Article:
Wednesday, August 11, 2010

Jesus: transforming the table

I used to think the Pharisees were just a bunch of meanies. Why else would they say such nasty things to Jesus? Always trying to trip him up and get him into trouble. In truth, the Pharisees were trying to conscientiously keep the Torah. They saw Israel going to hell in the proverbial hand basket and thought the solution was a return to their version of traditional values.

One of the most colorful insults the Pharisee party hurled at Jesus was that he was a "glutton and a drunkard" because he sat down at table with folks who were unclean (Matt. 11:19, Luke 7:34). They were unclean because they didn't observe the Torah, and a scrupulous keeper of the law would never share a table with such a person. Calling Jesus a glutton and drunkard wasn't merely an off-the-cuff insult. It was a legal charge taken from the Mosaic Law. You can read it in Deuteronomy 21:18-21. What the Pharisees were saying was that if they were in charge of Israel then Jesus would be treated like a rebellious son and taken out and stoned to death. As it turned out the Pharisees and other religious elites betrayed their own principles by collaborating with the pagan Romans to get Jesus out of the way.

Scot McKnight explains in his wonderful book The Jesus Creed how the Pharisees used the table as a litmus test to divide law-keepers from law-breakers. By sharing meals with Matthew and his tax collector friends (who were as non-kosher as one could get) Jesus transformed the table into an open door instead of the dividing wall that the Pharisees had made it. In so doing he demonstrated what the new society, the new Israel, would look like. Here are a couple of snippets from the chapter "The Jesus Creed as a Table". . .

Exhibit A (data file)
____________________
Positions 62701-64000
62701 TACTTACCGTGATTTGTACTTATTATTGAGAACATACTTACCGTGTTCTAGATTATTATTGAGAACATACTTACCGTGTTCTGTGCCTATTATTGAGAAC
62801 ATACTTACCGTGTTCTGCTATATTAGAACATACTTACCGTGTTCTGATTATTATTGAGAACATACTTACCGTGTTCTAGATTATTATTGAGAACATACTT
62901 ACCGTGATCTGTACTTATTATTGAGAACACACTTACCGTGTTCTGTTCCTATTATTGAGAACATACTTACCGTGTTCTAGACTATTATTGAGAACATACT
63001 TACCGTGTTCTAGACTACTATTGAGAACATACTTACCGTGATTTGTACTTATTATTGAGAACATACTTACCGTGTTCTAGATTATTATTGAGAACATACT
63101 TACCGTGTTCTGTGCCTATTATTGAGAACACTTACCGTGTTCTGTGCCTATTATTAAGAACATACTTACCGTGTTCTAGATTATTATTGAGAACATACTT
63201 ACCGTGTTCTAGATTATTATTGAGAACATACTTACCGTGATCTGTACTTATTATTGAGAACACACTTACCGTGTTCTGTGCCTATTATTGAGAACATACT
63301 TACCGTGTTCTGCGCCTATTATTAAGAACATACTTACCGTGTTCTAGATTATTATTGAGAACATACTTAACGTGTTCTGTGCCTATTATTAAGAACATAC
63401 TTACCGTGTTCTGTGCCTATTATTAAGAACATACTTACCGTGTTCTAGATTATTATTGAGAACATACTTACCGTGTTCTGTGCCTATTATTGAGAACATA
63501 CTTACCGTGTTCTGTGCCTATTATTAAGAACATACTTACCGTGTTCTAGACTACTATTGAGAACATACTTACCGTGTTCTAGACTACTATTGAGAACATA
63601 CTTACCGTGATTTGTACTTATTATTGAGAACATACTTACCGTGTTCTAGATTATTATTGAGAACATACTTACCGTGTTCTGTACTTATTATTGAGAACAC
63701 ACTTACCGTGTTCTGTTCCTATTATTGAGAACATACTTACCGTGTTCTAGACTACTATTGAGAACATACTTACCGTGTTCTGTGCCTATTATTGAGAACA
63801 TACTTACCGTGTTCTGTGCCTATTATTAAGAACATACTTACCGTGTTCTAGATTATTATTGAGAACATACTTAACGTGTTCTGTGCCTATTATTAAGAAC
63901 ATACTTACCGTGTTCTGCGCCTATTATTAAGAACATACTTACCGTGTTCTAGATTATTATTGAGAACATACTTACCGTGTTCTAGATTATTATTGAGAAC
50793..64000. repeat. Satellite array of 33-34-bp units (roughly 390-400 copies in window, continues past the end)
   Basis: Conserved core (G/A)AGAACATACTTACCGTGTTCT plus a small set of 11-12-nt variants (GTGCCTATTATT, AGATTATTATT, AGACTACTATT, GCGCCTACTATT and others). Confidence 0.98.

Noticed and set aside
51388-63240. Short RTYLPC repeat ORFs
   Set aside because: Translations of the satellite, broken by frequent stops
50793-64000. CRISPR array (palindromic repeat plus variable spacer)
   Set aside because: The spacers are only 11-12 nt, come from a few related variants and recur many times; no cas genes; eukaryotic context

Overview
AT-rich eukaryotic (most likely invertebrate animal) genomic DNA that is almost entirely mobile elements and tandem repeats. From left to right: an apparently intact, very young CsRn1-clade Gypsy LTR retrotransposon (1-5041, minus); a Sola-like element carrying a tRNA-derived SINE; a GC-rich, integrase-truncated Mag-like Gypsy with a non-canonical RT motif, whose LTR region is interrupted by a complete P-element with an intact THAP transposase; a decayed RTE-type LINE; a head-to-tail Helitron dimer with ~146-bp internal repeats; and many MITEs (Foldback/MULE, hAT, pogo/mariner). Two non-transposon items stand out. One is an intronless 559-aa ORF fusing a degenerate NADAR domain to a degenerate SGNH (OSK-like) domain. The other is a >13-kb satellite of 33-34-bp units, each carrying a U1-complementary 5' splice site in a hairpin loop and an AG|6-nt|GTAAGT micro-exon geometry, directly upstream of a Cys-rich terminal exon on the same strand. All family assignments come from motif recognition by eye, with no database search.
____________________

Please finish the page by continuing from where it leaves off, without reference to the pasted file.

The observant person's table story: You can eat with me if you are clean. If you are unclean, take a bath and come back tomorrow evening. Jesus' table story: clean or unclean, you can eat with me, and I will make you clean. Instead of his table requiring purity, his table creates purity. Jesus chooses the table to be a place of grace.

For Jesus, the table envisions a new society, and that means that the table is a boundary breaker and a grace giver--a place where we can see what God can do when people are restored to fellowship with Abba. The table envisions because it is a door that opens and invites and includes. As such, the table creates a society.

Jesus uses a physical object (a table) to communicate a spiritual reality and to offer a foretaste of the kingdom of God. Since the church is meant to be the visible manifestation of the kingdom of God, McKnight invites us to ask "what, at the physical level, our churches are saying." Does the physical geography of your church (and mine) communicate the grace of Jesus to sinners, or does it communicate the self-righteousness of the Pharisees? Are the unclean welcome at our table?

Quotes from McKnight, The Jesus Creed: Loving God, Loving Others (Brewster, MA: Paraclete Press, 2004) pp. 36, 39

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